NHS East of England is the first SHA to produce its ‘vision' for local services as part of Lord Darzi's review of healthcare in England.
Mr Lansley attacked the consultation process and the SHA's ‘commitment' to having an A&E and obstetric unit in each of the area's 17 acute trusts. There are currently 19 across the region, suggesting two will close.
‘In the 60th anniversary year of the NHS, what a shameful way for the Labour government to show its appreciation by shutting down viable and accessible services,' said Mr Lansley.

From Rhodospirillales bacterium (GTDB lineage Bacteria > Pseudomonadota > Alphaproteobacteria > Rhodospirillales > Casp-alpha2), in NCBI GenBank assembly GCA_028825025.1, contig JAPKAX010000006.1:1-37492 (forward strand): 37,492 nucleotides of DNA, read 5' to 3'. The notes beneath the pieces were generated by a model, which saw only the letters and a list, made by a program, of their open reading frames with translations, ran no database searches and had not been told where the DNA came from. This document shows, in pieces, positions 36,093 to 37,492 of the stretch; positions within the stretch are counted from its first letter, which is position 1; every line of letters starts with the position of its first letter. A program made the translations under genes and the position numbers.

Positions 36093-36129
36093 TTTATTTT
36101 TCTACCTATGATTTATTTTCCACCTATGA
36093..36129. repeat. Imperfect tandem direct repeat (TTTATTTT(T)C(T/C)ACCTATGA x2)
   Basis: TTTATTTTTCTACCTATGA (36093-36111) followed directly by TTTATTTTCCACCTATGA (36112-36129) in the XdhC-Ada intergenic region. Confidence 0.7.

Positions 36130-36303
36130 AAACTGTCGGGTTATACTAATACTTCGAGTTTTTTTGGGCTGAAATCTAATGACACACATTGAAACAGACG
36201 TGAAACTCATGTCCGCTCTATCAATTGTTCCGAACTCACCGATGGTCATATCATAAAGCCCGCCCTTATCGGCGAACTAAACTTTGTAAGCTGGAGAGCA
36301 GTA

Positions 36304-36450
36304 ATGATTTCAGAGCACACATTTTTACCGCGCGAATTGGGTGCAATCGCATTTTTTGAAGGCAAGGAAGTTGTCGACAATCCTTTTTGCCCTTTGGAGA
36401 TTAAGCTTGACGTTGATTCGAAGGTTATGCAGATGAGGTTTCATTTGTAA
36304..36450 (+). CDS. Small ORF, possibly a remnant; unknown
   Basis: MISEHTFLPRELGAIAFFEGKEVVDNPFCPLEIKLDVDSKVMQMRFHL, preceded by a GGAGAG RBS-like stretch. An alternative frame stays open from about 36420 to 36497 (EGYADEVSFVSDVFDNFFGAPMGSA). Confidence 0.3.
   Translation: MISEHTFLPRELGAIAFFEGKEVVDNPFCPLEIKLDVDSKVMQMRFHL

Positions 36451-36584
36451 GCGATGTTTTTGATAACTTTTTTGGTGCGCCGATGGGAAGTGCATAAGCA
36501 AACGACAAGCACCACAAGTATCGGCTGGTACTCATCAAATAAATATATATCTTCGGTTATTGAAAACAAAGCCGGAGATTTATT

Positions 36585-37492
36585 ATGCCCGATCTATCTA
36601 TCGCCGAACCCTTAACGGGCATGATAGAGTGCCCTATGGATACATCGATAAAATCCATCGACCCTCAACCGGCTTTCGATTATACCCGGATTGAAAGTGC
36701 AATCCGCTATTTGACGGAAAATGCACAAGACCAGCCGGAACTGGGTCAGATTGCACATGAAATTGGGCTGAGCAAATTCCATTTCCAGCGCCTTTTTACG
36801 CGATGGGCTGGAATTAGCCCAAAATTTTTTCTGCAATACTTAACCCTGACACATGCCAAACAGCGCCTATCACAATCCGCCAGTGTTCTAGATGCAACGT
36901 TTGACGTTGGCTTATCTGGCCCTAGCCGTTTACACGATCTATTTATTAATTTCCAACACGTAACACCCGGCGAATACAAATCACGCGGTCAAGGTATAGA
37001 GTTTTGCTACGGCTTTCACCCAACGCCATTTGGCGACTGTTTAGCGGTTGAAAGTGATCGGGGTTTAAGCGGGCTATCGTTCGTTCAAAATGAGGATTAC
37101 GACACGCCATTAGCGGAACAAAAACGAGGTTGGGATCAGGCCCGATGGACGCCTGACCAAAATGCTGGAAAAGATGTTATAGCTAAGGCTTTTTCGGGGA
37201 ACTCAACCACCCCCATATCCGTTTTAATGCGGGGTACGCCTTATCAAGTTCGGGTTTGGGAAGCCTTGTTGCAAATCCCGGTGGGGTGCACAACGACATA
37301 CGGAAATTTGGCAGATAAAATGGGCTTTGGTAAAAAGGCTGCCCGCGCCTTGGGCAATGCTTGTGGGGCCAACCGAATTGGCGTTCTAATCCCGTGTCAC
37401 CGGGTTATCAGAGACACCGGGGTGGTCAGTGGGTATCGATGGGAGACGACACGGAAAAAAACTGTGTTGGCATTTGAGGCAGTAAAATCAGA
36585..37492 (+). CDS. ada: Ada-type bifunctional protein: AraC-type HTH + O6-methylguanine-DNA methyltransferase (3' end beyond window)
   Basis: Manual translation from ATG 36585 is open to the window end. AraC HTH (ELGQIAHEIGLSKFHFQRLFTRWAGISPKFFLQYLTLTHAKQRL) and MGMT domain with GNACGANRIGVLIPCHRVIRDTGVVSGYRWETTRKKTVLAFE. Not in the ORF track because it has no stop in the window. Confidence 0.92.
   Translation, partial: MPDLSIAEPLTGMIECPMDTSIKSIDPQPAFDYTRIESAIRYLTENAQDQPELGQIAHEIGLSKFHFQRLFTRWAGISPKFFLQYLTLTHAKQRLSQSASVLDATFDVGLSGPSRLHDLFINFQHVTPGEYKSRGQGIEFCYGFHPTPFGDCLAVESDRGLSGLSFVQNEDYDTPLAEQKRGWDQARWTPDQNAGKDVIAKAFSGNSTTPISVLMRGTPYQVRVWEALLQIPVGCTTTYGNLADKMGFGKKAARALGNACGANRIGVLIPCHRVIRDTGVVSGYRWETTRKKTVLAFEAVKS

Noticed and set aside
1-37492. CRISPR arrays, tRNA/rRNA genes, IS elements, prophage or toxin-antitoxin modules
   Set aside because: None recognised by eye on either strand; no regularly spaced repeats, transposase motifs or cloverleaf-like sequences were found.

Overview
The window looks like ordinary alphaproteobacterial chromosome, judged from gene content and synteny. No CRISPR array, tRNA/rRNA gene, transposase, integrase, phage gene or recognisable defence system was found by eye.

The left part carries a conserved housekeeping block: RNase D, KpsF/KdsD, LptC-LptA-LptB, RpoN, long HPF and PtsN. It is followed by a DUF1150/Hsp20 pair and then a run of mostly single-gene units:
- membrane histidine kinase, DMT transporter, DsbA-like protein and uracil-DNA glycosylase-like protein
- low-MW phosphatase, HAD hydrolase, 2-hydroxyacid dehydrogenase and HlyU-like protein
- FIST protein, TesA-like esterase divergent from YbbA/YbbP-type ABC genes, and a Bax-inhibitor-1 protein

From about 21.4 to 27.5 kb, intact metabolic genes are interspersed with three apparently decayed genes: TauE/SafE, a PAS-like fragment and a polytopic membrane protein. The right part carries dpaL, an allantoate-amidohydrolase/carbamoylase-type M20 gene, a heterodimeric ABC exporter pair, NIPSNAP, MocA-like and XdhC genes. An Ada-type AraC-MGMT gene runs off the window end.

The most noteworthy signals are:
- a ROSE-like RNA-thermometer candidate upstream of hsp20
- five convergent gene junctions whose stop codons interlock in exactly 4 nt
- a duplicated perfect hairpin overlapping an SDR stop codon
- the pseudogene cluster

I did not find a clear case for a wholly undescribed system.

The SHA's blueprint for services also includes a series of urgent care centres, staffed by GPs and ‘emergency care clinicians' to reduce A&E admissions by 50 per cent.
‘There's no doubt that these changes aren't being driven by local communities; they're coming straight from Whitehall as a direct result of Lord Darzi's big, top-down review,' said Mr Lansley.
Dr Brian Balmer, chief executive of Essex LMC, attended the report's launch and said the plans were not particularly focused on primary care.
‘We are not against the plans, but patients still need an advocate, a GP to come to first. The report is all about making secondary care more efficient and moving it into the community, but it will all be run by secondary care staff.'
Dr Balmer said the LMC would try to encourage GP involvement.
The report suggests creating Lord Darzi's signature large health centres.
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